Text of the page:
“Build houses and live in them; plant gardens and eat their produce.
Take wives and have sons and daughters; take wives for your sons, and give your daughters in marriage, that they may bear sons and daughters; multiply there, and do not decrease. But seek the welfare of the city where I have sent you into exile and pray to the Lord on its behalf, for in its welfare, you will find your welfare.”
A blessing or not a blessing? That is the question. According to a recent article in the Wall Street Journal (August 2006, Ms. Gardner of Wheaton College) 88% of Evangelicals approve of the use of contraceptions. Some families may only want one or two children, making the contraceptions a means of securing that. But is this multiplying and “filling the whole earth” as God commanded? Of course for multiplication to happen you would need to have at least three children, which is becoming uncommon in our time. In times past, it was not uncommon to have four, five, or even more kids, as they were considered to be assets to the family.
Part of multiplication involves growth over different generations as well. This means if each generation of a family is only having one or two kids there is no longer multiplication but rather decline. So what happened?
In today’s urban world of fast-paced life with the resulting vacuum which creates more need for convenience as people get busier, time has become the enemy.
According to the Wall Street article, “The introduction of the birth control pill in the 1950s and 1960s offered ‘free love’ to society at large; married evangelicals embraced its convenience and effectiveness.” It seems children have become a liability, even to Christians. Indeed, we may still regard any child as a blessing, but now it seems they have become more like cars to maintain, rather than houses to invest in. Although with cars, we will take one anytime, and even more of them than children if we could. With kids, there are many an excuse for not wanting one. Ironically, global problems of pollution and destruction of ecosystems are blamed on there being too many people.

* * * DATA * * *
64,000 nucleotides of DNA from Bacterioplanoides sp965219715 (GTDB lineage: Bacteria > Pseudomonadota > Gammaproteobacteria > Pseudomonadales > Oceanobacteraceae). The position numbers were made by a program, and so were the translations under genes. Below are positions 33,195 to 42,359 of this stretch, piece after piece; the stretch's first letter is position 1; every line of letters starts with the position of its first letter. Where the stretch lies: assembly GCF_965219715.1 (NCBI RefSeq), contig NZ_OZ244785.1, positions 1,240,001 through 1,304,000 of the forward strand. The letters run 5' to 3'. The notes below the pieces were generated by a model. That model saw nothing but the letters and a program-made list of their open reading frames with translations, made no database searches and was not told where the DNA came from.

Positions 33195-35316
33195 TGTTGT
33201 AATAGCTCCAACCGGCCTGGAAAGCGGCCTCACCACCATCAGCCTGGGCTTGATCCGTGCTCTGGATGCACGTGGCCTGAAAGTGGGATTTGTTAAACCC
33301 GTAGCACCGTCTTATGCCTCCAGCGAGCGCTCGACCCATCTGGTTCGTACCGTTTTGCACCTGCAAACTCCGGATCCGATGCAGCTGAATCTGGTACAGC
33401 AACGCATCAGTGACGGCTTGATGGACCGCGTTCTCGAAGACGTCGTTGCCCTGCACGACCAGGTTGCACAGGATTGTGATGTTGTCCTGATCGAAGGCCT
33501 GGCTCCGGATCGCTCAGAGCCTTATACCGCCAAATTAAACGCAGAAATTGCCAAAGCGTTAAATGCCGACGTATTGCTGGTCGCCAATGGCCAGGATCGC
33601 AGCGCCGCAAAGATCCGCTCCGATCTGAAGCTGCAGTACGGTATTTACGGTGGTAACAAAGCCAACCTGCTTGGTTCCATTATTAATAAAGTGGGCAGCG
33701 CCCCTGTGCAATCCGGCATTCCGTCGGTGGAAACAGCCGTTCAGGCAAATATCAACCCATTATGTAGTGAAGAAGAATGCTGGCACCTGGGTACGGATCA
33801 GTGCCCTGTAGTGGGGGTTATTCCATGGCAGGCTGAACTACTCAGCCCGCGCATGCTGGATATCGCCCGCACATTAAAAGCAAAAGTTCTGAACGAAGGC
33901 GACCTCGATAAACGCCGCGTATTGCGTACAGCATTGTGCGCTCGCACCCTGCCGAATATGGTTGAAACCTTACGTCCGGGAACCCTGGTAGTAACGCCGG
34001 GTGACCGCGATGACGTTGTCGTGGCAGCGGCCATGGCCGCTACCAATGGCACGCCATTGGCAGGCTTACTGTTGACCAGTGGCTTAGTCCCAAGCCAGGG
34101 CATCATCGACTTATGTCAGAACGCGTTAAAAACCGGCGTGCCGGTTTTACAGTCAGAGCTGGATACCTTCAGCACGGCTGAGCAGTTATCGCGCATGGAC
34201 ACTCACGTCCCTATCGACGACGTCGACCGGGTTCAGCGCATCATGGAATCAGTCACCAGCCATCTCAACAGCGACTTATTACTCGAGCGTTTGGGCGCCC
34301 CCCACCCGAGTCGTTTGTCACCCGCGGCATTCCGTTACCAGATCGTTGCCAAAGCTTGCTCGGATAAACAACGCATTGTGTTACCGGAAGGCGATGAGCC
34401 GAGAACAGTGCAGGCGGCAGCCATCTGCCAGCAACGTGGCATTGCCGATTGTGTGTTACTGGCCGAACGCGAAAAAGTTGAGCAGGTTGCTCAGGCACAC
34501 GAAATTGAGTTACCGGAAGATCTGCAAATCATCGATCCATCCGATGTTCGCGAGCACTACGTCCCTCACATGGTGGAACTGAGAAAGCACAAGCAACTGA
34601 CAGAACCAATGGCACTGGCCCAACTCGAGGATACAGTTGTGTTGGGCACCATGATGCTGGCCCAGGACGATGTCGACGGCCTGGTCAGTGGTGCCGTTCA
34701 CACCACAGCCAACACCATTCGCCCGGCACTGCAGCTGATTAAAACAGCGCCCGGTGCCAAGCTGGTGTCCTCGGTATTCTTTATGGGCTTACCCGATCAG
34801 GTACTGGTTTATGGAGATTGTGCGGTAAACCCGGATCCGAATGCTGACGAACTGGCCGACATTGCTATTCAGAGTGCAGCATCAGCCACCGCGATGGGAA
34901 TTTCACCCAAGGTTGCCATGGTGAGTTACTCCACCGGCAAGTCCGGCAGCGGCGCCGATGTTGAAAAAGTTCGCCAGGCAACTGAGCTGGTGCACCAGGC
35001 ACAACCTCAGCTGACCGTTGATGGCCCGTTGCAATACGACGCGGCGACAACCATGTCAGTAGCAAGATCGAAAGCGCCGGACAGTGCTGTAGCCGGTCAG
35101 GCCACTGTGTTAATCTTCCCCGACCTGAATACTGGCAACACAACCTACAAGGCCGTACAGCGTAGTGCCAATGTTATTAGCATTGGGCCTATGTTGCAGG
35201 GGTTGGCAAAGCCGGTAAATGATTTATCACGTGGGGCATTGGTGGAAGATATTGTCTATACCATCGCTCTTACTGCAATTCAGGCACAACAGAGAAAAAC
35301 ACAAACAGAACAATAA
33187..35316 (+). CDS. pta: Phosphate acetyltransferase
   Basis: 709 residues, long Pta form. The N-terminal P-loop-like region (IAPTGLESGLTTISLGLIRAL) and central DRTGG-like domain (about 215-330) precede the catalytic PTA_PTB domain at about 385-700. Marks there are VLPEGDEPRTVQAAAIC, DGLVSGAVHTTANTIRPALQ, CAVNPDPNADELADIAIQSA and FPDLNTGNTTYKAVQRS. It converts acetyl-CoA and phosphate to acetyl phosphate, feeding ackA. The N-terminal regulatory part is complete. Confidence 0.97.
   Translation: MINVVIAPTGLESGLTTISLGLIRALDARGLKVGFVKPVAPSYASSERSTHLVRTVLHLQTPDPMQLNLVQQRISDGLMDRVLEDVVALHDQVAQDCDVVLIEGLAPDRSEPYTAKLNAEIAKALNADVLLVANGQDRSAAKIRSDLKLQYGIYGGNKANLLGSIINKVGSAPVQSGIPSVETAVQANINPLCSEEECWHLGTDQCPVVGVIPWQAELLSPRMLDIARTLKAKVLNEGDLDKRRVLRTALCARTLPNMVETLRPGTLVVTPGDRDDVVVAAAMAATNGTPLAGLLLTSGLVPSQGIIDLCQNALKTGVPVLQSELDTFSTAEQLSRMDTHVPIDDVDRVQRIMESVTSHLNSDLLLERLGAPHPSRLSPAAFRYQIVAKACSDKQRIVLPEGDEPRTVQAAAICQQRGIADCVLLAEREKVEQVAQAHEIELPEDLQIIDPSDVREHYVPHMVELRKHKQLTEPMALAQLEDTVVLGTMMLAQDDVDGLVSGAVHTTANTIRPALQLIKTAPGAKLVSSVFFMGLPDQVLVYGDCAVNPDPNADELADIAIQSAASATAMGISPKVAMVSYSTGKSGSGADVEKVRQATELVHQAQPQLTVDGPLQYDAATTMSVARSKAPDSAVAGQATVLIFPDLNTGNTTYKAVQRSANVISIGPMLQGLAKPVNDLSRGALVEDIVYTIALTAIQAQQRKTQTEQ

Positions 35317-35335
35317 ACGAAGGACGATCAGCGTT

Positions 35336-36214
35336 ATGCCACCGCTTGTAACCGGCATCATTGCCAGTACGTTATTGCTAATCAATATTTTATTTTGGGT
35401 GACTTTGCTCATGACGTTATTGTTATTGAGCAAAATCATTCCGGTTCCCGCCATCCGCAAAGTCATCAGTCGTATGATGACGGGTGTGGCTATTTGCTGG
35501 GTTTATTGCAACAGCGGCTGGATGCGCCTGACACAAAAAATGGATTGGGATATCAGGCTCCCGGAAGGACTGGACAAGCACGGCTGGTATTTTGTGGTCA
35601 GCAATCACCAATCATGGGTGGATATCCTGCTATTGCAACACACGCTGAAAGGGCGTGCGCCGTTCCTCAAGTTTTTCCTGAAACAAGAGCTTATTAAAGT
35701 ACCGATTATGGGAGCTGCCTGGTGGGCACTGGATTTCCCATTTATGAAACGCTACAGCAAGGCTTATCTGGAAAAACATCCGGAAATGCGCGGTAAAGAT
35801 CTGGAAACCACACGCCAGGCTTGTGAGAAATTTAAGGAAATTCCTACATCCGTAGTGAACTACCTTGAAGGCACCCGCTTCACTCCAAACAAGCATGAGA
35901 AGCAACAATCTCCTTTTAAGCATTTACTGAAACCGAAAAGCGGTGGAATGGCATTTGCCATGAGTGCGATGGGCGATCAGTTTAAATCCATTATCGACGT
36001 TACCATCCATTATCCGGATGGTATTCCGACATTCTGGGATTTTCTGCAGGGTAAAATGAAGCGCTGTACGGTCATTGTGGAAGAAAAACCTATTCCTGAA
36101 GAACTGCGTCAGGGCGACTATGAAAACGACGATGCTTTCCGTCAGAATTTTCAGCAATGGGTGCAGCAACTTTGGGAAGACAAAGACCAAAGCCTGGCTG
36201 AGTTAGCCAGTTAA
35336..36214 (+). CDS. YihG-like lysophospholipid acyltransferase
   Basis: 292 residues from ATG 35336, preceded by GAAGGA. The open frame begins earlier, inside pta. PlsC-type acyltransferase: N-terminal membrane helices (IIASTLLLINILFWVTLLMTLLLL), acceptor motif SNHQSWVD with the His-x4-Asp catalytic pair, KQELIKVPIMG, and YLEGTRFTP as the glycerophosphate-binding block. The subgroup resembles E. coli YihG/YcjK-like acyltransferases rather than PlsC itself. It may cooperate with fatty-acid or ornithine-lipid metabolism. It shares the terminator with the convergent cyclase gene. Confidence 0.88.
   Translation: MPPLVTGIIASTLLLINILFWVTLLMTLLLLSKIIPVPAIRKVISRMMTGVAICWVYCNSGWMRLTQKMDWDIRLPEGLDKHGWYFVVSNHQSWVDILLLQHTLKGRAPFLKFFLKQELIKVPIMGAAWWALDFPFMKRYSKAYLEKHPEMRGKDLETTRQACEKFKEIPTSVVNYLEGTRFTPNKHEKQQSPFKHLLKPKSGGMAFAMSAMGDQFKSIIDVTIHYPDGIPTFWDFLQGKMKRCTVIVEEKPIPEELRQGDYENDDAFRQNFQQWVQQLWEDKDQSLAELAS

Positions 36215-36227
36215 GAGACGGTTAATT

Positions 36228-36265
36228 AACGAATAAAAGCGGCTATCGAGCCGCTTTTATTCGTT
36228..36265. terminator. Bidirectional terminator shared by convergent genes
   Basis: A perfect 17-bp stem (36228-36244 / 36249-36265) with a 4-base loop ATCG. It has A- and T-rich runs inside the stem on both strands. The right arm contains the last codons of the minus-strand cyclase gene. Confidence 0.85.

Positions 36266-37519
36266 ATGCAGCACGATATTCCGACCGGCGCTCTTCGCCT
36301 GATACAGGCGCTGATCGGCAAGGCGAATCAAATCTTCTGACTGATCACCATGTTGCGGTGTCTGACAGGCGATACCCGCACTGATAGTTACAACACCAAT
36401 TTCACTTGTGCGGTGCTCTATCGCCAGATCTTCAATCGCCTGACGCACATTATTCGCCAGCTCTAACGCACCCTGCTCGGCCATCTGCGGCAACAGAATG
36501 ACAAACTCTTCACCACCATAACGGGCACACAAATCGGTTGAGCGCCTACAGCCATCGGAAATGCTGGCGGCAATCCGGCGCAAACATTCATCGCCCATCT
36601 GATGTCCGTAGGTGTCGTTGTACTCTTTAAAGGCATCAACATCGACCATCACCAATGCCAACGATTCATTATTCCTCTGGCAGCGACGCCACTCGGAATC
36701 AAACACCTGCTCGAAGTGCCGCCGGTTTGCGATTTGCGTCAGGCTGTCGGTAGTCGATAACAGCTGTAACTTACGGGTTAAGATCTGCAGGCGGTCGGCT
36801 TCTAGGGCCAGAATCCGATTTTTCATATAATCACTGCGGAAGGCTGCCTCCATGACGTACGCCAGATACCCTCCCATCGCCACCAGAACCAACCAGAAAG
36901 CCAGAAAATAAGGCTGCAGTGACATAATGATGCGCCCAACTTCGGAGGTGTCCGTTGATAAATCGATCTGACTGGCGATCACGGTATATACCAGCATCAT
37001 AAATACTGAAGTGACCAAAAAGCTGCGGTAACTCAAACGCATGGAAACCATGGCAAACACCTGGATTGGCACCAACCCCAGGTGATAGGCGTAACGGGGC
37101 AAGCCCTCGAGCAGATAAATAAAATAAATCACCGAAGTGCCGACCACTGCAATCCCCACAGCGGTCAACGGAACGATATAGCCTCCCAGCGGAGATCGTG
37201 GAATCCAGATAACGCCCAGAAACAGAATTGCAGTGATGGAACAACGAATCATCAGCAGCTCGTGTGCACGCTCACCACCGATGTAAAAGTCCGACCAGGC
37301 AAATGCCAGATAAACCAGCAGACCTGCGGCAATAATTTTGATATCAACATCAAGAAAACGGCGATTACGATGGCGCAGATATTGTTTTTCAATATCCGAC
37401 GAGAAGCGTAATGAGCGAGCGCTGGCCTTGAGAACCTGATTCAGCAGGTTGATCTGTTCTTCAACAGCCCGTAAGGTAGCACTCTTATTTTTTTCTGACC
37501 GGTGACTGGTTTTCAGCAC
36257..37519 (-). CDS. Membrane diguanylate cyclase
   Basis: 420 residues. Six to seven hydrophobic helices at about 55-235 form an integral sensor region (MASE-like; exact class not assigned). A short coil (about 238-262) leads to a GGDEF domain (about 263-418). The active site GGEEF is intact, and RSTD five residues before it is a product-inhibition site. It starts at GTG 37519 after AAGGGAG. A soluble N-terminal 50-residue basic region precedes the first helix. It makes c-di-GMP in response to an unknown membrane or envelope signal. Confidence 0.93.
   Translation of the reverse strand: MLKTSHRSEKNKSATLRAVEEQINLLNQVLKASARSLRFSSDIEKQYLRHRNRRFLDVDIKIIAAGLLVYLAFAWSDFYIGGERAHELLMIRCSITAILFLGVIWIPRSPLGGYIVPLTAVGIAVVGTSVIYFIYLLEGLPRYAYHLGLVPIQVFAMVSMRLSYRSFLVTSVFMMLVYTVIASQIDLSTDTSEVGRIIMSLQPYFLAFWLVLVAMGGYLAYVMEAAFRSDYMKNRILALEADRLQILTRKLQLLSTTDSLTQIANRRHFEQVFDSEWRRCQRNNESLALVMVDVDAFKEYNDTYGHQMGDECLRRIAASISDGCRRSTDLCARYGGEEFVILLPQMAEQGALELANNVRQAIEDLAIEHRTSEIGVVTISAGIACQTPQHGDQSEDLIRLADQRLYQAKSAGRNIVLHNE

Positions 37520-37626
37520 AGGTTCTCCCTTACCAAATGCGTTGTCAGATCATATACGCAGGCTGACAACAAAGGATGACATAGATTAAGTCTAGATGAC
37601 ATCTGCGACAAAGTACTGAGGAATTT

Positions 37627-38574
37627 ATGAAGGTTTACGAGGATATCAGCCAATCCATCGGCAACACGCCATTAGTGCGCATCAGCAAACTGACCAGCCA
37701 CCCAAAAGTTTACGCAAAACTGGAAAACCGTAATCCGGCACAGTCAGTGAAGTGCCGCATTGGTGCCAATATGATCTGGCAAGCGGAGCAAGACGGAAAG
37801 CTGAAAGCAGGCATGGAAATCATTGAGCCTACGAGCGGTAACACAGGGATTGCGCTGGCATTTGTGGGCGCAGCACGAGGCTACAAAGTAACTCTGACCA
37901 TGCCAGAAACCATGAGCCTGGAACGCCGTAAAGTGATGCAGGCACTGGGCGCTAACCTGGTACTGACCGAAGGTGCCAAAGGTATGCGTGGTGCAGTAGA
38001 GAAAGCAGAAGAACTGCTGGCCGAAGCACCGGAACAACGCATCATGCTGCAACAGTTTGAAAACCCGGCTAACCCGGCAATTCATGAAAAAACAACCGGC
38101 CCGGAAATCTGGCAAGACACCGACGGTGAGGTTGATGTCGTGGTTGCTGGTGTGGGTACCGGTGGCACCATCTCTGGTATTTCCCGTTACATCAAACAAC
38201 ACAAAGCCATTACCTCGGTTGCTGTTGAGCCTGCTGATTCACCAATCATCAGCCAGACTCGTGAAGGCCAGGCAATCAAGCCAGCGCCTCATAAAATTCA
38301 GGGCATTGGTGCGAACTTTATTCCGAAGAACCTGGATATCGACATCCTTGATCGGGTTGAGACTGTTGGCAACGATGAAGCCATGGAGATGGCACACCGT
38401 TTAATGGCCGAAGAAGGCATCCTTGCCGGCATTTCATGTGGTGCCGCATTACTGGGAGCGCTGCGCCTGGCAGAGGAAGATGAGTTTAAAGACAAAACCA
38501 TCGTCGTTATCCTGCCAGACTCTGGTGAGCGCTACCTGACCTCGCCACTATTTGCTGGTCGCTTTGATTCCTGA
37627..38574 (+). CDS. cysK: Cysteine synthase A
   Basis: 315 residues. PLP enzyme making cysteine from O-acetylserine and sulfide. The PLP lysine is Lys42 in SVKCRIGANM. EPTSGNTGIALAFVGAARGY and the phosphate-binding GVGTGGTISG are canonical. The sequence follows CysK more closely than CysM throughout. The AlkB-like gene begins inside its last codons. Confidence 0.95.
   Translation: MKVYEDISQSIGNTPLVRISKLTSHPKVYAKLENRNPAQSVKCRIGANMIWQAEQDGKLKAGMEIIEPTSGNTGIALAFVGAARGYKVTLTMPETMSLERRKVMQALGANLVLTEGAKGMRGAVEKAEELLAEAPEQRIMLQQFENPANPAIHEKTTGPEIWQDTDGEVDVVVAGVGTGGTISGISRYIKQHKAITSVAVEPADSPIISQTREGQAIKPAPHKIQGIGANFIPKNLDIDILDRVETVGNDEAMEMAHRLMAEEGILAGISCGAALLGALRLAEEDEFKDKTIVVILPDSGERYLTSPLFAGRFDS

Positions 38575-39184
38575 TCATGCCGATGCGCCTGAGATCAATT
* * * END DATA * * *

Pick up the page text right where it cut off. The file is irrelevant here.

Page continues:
Growing up and being raised in the urban life, everything I observed about having and raising children told me that they were liabilities. The belief seemed to be, “If you have children, it will cost.” I remember seeing reports in newspapers about average costs for raising a single child and thinking, “Wow, how expensive!” The publication propagated children as simply an expense. No one ever talked about the inherent value of a child. But when we turn to the Scriptures we see a completely different attitude towards children and that they are the most valuable investments we have on this earth.